The Moon

January 5, 2015


Sometimes I quote hadith or quran and don’t bother looking for the source or putting a citation. Partly out of laziness but also because I feel it comes across more naturally and personally. I posted this picture on Facebook and wanted to give some context: Jaabir Ibn Samurah, may Allaah be pleased with him, narrated: “I saw the Messenger of Allaah, sallallaahu alayhi wa sallam, on a brightly moonlit night wearing a red garment. Then I started looking at him and at the moon. And for me, he was more beautiful than the moon [At-Tirmithi and Ad-Daarimi].” This Islamic month is now Rabi Al Awwal. All over the world for many years this is the month Muslims try their best to do more than usual to celebrate the prophet, peace to him. The least of which is to do a maulid on the 12th which is the day many believe him to be born (for discussion on the maulid read here). For various reasons many Muslims in the west don’t celebrate the maulid for myself I went to my first maulid in my twenties. I think that’s unfortunate because the maulid is a time for celebration and remembering the life of the man who has given us so much.

I’ve now been to four maulid celebrations and tried once to orchestrate one in my home. So what is a maulid? The common thread I’ve experience is simply remembrance. The most recent maulid I attended (and the best one I’ve attended so far) has been here in Amman, Jordan. We had a grand maulid for women only. A few women took the lead of singing but we all sang together. Songbooks were passed out so everyone could sing along and sweets were handed out after. Joy is another common thread running through each maulid I’ve attended. When people are together remembering Allah and his prophet how can there be anything but joy? I also loved the maulids I went to back home but because they were with men and women (with appropriate separation) the comfort of singing along wasn’t there. But there was also a lecture on loving the prophet given by my fiqh teacher and another sheikh in one maulid I attend which was lovely.

In another, actually the first I ever attended, I honestly didn’t enjoy it. One man sang in the front and we all listened. Was it ok to sing along? Was it ok to clap my hands? Move my head? I didn’t know and it seemed no one else did either so it became more of an experience of watching a performer (never mind that he had a cold so he wasn’t on his A-game, lol).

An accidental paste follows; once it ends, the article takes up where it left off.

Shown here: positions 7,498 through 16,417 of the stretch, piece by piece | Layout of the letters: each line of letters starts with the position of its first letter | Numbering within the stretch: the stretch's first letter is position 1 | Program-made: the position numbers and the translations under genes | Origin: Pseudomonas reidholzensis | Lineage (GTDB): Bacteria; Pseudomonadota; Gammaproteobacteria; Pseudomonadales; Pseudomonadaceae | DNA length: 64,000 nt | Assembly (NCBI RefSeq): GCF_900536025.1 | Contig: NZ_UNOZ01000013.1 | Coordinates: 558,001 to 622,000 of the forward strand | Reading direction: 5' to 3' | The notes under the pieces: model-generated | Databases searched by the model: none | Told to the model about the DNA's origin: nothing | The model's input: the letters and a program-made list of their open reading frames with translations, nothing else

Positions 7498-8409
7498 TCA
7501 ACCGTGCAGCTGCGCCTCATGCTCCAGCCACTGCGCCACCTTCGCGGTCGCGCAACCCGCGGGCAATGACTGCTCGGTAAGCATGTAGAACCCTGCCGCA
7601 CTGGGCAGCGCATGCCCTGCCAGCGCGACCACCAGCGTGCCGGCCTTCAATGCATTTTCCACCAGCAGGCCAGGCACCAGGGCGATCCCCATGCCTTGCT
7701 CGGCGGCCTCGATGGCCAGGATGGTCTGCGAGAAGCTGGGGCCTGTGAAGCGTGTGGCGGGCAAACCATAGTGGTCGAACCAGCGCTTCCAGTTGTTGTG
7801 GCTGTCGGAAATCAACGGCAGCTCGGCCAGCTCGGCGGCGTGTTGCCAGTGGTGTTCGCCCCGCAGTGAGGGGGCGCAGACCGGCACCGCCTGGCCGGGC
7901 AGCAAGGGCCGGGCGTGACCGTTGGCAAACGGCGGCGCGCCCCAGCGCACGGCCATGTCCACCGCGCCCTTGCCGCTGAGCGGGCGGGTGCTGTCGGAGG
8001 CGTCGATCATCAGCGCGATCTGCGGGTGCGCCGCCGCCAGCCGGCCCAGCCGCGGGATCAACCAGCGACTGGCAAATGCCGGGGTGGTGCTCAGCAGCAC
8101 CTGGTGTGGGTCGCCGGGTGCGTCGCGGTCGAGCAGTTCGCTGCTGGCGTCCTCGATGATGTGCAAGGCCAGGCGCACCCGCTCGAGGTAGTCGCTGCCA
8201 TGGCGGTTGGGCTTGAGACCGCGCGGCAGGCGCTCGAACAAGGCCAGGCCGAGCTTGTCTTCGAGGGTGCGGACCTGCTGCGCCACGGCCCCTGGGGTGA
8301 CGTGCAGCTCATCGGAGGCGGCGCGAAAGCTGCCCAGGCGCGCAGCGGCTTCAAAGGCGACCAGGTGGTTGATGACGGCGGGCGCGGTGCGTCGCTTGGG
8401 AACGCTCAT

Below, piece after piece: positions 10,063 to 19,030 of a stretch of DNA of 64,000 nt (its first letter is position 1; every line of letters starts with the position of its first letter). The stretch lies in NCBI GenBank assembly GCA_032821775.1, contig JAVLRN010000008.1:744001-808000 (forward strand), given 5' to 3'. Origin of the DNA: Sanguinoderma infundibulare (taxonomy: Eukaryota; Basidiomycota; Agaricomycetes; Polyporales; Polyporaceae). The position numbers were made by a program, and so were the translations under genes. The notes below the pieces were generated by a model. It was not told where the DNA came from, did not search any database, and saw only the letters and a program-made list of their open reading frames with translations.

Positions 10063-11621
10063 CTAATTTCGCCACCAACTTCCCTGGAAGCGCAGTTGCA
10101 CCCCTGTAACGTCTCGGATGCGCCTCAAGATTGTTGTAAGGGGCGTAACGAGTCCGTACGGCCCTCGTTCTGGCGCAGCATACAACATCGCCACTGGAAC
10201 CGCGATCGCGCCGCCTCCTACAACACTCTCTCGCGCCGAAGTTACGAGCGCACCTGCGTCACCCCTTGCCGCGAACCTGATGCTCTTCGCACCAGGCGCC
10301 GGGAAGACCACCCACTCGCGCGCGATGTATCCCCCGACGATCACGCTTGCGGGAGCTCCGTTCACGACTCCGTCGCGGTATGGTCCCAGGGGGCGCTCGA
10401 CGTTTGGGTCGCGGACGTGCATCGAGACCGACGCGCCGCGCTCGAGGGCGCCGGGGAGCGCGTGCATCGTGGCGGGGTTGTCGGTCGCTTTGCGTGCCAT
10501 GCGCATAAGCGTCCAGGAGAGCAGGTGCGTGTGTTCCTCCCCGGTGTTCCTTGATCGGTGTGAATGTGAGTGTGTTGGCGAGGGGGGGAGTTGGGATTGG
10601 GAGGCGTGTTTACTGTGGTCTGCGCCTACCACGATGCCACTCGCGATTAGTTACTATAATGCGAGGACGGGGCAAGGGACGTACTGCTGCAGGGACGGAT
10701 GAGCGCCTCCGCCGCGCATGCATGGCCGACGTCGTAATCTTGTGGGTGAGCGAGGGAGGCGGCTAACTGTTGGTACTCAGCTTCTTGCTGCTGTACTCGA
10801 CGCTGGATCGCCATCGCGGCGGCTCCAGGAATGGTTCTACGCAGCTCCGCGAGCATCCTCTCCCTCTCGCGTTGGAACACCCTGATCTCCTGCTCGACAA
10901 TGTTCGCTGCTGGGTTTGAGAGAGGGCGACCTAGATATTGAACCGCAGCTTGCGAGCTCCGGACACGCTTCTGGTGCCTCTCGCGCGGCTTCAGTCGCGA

In my self hosted mini maulid I really enjoyed remembering the prophet, peace to him, with my family and hope we can do it again when I get back home. This month is a chance to do more, our whole life is a chance. Moments like this -the maulid, the month of Rabi Al Awwal, the month of Ramadan, etc. are ways to remember why we are here. Sometimes we get so caught up in our day to day life that our only worship becomes only our five prayers a day. Maybe if we’re in a tariqa our worship is our obligatory dhikrs and our five prayers. But we easily forget to strive. The maulid and Rabi Al Awwal isn’t about anything in particular, big gatherings, salawats on the prophet, group dhikr, small gathering, reading hadith, singing, etc. are all just options, the point is to take the opportunity to remember why we’re here, which is to worship God. And we wouldn’t be here to worship God if it wasn’t for An Nabi, peace and blessings to him.

I don’t write these type of posts because I’m right. I’m under no delusion that I’m a good practitioner of Islam or tassawuf but what I know for sure in that Allah has given me an abundance of opportunities to be mindful, to be conscience, and to remember. And so I share them with you.

*In sha Allah I want to start getting back in to writing every Monday or at least two Monday out of the month to share whatever beneficial knowledge I can. And I hope to start “The how of the Prophet (peace to him)” series in my next post. I’m excited to write it because it also gives me a reason to delve in to the prophet’s life, peace to him, and I take up a class on seerah, in sha Allah… to know him is to love him

Was Salaam


Previous Essays: The Great Divorce | Debunking The Theory Of… | Finding God And…


Leave a Comment

All rights reserved © Fig & Olive 2015 · Theme by Blogmilk + Coded by Brandi Bernoskie